Keep Calm and Shosholoza

Keep Calm and Shosholoza

I am not going to lie, May has been a rough month personally. The first three months of Peace Corps Service (Integration Period) are challenging for most PCVs. In my South African life, it has been a Murphy’s Law celebration! There have been many moments where I have requested the universe to hold off on the personal growth opportunities as I am still processing the last challenge. Work has been crazy, I had to move rooms, and my electronics are quitting (as I type on my laptop with cracked glass…eish). Last weekend my Indian Store Blackberry’s battery literally imploded the night I got a nasty stomach bug (the one time I had to call the Peace Corps Medical Office).

No big deal. Shosholoza.

What is Shosholoza (besides my tattoo design if I felt the need for a permanent reminder of this experience…highly unlikely parents)? It is a national folksong with a mixture of Ndebele and isiZulu words. Here is the tune according to my sort-of neighbors: the world famous Drakensburg Boys’ Choir.

Shosholoza
Shosholoza
Kulezo ntaba
Stimela siphume South Africa
Kulezo ntaba
Stimela siphume South Africa
Wen’ uyabaleka
Kulezo ntaba
Stimela siphume South Africa

A rough translation:

Keep going
Keep going
from those mountains
on this train from South Africa
Keep going
Keep going
You are running away
You are running away
from those mountains
on this train from South Africa

In other word’s Shosholoza basically means, keep going. As with any national folktune, the origins are disputed but it probably derived from mineworkers working in the Witrandersand (Johannesburg). During the resistance to apartheid, it was a powerful freedom song sort of akin to Spirituals in the Civil Right’s movement.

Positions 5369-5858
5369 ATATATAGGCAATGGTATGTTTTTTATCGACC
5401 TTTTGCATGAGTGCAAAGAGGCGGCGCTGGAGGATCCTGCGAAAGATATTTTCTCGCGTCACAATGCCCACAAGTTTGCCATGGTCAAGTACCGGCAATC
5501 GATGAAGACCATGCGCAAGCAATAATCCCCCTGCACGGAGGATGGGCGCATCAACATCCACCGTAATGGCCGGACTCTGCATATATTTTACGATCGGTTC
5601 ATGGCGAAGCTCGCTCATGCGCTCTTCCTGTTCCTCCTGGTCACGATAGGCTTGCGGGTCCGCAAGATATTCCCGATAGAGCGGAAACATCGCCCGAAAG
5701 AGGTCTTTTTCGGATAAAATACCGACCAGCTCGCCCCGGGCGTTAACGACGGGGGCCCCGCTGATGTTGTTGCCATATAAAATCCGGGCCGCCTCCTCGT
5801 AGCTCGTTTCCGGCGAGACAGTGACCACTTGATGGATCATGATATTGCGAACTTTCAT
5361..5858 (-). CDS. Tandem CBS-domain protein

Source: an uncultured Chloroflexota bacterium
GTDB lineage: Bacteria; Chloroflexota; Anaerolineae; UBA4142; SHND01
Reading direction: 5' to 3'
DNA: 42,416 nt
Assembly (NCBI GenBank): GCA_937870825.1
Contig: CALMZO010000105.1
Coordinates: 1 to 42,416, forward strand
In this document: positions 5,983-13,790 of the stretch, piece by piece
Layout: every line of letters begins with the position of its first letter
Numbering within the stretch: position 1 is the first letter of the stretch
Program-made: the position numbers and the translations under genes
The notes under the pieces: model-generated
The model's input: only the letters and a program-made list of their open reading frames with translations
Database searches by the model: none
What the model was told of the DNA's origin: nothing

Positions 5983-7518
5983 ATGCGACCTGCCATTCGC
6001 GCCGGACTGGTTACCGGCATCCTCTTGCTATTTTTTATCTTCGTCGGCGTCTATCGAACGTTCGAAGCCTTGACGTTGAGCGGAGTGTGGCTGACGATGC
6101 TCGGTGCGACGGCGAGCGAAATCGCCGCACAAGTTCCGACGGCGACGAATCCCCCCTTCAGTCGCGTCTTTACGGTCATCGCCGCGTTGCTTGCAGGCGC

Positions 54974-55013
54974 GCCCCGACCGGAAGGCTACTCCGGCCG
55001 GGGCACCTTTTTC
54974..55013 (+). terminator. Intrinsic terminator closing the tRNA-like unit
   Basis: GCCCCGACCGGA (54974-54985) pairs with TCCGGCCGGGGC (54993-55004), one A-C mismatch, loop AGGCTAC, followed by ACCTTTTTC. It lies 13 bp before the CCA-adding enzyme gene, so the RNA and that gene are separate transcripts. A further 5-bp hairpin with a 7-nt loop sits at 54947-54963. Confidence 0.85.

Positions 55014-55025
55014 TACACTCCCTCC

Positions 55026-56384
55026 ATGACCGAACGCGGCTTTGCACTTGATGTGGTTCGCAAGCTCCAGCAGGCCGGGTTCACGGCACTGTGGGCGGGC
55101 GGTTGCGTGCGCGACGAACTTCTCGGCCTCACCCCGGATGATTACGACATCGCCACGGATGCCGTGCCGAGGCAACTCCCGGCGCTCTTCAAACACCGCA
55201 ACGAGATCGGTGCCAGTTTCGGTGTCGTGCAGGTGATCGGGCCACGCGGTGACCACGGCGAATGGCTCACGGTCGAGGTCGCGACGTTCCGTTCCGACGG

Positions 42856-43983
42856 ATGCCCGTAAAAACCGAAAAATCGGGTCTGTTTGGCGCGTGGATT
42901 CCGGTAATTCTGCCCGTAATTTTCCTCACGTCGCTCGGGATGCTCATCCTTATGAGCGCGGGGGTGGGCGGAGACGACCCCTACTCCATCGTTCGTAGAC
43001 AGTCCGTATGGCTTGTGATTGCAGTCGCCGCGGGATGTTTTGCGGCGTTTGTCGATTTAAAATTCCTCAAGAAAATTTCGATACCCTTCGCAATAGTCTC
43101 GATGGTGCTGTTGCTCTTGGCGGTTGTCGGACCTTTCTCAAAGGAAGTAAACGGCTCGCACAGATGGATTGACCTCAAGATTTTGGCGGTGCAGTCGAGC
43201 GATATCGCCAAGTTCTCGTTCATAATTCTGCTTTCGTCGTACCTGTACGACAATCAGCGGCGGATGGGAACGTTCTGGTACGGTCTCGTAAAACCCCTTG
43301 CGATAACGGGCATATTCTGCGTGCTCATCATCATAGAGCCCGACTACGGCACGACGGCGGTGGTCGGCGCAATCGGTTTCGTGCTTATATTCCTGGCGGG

Shosholoza is a term with special meaning to me and members of SA 31. Not just because my South African families are also Ndebele and isiZulu, but It is the name of a national folktune that we sang when morale was low during PST. Sometimes it was annoying to sing Shosholoza at the sporadic request of PC staff. Yet when we hit a mid-PST slump or a cohort member choose to ET when the permanent site did not work, we sang Shosholoza. When tears of joy streamed down my face after swearing in as a PCV, we sang Shosholoza. Now I sing Shosholoza when I am dragging my feet to or from work.

When I think about how “rough” I have it, I am quickly reminded by the AmaZulu about the accurate definition of resilience. Resilience is not “bouncing back” from adversity, it is learning to ride with the pain. This is a country that is too familiar with pain. As the media will show you, South Africa has had its fair share of bad periods and continues to struggle as all countries do. Yet, thousands of years after the people who thrived at the Cradle of Humankind UNESCO site, there are still people living in South Africa. They live with some nasty social problems, but they are still in my remote valley and siyaphilla: We are alive!

My walk home involves direct eye contact with the Drakensburg on clear days . As my personified witness, the Drakensberg loom over the valley and have watched the valley’s people for thousands of years. When I have a rough day and seriously wonder if I knew what I signed up for, the mountains are a harsh reality check, that they have seen worse. The Drakensburg and seeing the Southern Cross (my favorite constellation) at night keeps me grounded and reminds me that if my community can Shosholoza, then so can I.

I am going to try to take the slack off of my poor tablet/laptop and take a break from posting for a while (plus I need to finish the Community Needs Assessment). Hopefully I will not be gone longer than a week but just in case….Shosholoza!
All the best,
Katey-Red

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